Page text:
A second arrest has been made in the recent case involving two Fairfield students who were creating and distributing fake New York licenses, according to published reports.

Michaela Kehoe ’09 of Cleveland Heights, OH, surrendered to police after being informed there was a warrant for her arrest, according to a Connecticut Post article.

Kehoe was charged with first-degree forgery, conspiracy to commit first-degree forgery and tampering with evidence.

She was released on a $1,000 bond, the article said.

Kehoe did not respond to multiple e-mails from The Mirror.

The first arrest in the case was that of Taras Kulynych ’09, who was charged with conspiracy to commit first-degree forgery, made on Jan. 28.

He was released on bond pending arraignment in Bridgeport Superior Court.

Kehoe was the occupant of a room in Dolan Hall where officers began investigating the distribution of fraudulent identifications.

Public Safety was tipped off to Kehoe’s room after a smoke alarm was triggered by a candle left burning in the room in December 2007.

After arriving on the scene, Public Safety officers discovered a laminator, spray adhesive, a license cutter and six fake New York state driver licenses.

Associate Director of Public Safety Frank Ficko declined to answer specific questions on the case, citing matters of confidentiality while the case is pending.

“[The] Department of Public Safety acknowledges false identification issues,” said Ficko. “The guiding policy is the one set forth in the handbook, [that says] ‘ … the creation, manufacturing and/or distribution of false identification, whether or not for profit, is strictly prohibited and would be subject for dismissal.'”

Despite the recent crackdown on false identifications, many students said they still do not think the problem will ever be curbed.

“I don’t have one [fake ID] but a lot of my friends do,” said Kelly Griffin ’11. “Even if kids get caught, they can pull out their real license and probably get out of it.”

That was not the case for nine Fairfield students who were arrested for using fake licenses at the Snickering Squirrel in Bridgeport last Wednesday, according to another Connecticut Post article.

In a statement sent to all students via their StagWeb accounts, Dean of Students Thomas Pellegrino acknowledged the rampant use of false identifications among Fairfield students.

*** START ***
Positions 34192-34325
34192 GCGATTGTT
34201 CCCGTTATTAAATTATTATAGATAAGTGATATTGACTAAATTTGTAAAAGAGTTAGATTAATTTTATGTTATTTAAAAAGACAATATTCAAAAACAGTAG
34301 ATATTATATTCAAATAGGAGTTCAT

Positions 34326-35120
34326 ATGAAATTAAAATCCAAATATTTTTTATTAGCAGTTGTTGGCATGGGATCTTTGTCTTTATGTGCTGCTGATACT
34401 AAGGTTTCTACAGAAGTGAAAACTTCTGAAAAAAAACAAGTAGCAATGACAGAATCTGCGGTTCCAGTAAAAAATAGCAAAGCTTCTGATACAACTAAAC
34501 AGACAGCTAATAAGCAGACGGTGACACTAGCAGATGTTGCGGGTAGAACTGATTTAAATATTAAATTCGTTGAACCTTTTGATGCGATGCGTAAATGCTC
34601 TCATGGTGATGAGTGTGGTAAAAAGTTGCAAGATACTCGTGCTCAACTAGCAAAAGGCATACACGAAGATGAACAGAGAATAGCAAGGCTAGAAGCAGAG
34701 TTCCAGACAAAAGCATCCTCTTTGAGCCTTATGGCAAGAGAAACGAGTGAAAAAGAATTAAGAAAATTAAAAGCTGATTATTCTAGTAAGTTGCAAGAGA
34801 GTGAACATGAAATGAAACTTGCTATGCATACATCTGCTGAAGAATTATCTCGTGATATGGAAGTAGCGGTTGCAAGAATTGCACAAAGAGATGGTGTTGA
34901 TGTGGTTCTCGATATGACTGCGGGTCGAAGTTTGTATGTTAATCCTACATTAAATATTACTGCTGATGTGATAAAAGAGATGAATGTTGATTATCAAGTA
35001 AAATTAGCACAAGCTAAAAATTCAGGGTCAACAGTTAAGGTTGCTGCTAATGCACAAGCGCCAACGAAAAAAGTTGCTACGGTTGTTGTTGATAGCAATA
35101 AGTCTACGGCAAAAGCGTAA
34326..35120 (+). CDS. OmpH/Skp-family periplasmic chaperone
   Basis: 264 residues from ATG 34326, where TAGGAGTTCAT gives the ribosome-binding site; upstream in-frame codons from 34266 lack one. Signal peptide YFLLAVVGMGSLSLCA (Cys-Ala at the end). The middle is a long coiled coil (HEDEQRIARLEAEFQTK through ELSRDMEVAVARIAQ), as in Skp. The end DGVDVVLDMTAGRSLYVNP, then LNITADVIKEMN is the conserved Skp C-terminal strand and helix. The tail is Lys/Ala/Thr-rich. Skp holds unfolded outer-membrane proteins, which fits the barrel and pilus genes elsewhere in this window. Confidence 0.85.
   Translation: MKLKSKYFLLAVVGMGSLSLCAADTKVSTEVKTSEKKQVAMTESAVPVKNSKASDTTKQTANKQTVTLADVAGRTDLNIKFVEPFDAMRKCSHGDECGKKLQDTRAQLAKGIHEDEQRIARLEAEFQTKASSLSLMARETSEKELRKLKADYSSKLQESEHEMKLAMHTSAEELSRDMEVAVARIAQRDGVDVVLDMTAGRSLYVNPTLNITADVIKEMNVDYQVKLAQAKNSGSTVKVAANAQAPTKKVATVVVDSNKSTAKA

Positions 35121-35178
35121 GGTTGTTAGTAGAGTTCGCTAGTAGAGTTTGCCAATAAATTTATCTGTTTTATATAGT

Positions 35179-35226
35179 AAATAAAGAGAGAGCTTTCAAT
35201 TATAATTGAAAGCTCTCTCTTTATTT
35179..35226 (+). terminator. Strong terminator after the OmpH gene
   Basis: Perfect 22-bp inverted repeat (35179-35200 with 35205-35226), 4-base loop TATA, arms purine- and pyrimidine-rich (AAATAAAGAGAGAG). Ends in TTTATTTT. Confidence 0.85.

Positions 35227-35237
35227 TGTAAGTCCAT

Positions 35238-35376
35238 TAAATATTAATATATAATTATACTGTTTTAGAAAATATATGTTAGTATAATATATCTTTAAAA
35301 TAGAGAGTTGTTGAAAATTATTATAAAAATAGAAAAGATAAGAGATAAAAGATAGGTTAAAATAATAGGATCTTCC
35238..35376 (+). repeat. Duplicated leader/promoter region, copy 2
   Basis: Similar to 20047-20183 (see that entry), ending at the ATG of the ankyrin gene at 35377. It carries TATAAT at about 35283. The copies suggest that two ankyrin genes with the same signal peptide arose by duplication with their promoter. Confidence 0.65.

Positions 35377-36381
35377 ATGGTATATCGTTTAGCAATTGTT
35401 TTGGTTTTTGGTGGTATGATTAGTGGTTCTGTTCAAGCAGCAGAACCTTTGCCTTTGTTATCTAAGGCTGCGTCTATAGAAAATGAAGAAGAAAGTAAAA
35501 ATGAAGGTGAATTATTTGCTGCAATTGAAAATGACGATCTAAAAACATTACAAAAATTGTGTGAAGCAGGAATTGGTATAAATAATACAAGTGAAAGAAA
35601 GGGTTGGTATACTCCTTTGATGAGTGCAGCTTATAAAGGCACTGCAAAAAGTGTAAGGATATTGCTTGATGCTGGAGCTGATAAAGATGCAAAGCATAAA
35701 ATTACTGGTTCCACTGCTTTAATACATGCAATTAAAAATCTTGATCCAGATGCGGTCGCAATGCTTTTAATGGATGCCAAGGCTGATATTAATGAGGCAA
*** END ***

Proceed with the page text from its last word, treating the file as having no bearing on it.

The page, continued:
Pellegrino discussed how the use of these identifications not only compromises students’ academic priorities, but other facets of their lives as well.

“These students are using their identification to patronize bars on weekday – not weekend – evenings,” he said in the e-mail. “College campuses across the nation are now forced to ask what this phenomenon says about the primacy of learning on college campuses, not to mention the sufficiency of social and extracurricular offerings.”

But Fairfield is not the only school having problems combating the usage of false identification by underage students.

According to the Connecticut Post, four Sacred Heart University students were recently arrested at Club Azur, (formerly Clubhouse Cafe), in Bridgeport, for using false identification.

“As technology has improved, there has been a proliferation among college-aged students of fake IDs,” Larry Wielk, dean of students at Sacred Heart, told the Connecticut Post.

“Unfortunately, some of the local bars and package stores have not kept up with the technology or choose not to,” he said. “We [administrators of universities in the Fairfield area] have been working with local and state law enforcement as well as area bar owners to curb underage drinking at these establishments,” he said.

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